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Rhetorical Devices In Medea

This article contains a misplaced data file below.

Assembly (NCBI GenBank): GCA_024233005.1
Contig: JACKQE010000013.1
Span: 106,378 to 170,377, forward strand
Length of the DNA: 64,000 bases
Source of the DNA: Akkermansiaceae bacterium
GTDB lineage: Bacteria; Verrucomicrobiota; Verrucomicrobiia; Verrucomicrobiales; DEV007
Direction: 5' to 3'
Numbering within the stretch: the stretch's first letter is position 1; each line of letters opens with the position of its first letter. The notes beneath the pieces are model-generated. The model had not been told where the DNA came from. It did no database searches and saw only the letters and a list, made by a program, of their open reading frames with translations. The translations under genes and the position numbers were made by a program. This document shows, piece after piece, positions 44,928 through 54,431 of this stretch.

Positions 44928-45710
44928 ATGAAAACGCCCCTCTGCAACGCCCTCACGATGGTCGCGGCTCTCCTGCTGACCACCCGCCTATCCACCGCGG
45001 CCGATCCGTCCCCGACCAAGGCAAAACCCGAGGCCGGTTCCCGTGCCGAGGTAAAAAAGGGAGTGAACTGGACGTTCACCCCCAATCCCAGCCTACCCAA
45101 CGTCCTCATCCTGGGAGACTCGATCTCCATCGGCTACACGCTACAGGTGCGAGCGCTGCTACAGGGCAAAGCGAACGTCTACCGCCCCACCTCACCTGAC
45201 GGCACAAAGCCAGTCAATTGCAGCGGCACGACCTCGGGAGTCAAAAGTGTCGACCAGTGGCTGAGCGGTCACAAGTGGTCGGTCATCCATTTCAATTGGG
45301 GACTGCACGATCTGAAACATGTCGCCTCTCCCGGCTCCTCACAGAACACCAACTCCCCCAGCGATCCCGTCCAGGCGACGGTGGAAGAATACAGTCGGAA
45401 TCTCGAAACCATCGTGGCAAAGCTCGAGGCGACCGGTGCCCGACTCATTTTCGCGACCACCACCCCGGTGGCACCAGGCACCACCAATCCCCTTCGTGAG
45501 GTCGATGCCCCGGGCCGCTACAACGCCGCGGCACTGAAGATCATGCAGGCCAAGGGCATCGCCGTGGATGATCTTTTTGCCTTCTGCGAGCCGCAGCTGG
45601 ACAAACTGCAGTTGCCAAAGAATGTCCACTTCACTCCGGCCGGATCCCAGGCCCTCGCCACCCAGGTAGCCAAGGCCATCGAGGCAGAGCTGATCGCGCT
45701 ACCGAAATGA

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Euripides forwards Medea’s revenge through her use of Rhetoric in her dialogue. Rhetoric is language used intended to persuade or influence another person’s decisions or ideology. Medea’s use of Rhetoric conveys her cunning and deceitful nature in the play: she appeals to the ethical standpoint of the all-female Chorus, she appeals to the emotion of Creon to persuade him and Aegeus for her own advantage. Jason’s use of Rhetoric against Medea is exposed by her argument on the ethics of marriage that he has tarnished. Medea uses Ethos, the persuasion through ethical arguments, to appeal to the female Chorus who live in a patriarchal land. Medea and the women of Corinth both share, to a different extent, the experience of being unfairly categorized as the caretaker of the family, which aids Medea in persuasion because she can be trusted as a woman to speak on the patriarchal society. She continues as ‘’of all creatures that have life and reason we women are the sorriest lot’’ (229-230) of all the living things Medea describes women as the ‘’sorriest’’ which suggests that women are pitied and helps Medea to allure the Chorus to be on her side. Medea suggests to the Chorus that Females ‘’must at a great expenditure of money buy a husband and even take on a master over our body: this evil is more galling than the first.’’(231-233) Medea is arguing that women must sacrifice a ‘’great’’ amount of money to ‘’buy’’ their partners. This conveys the patriarchal community in Corinth.
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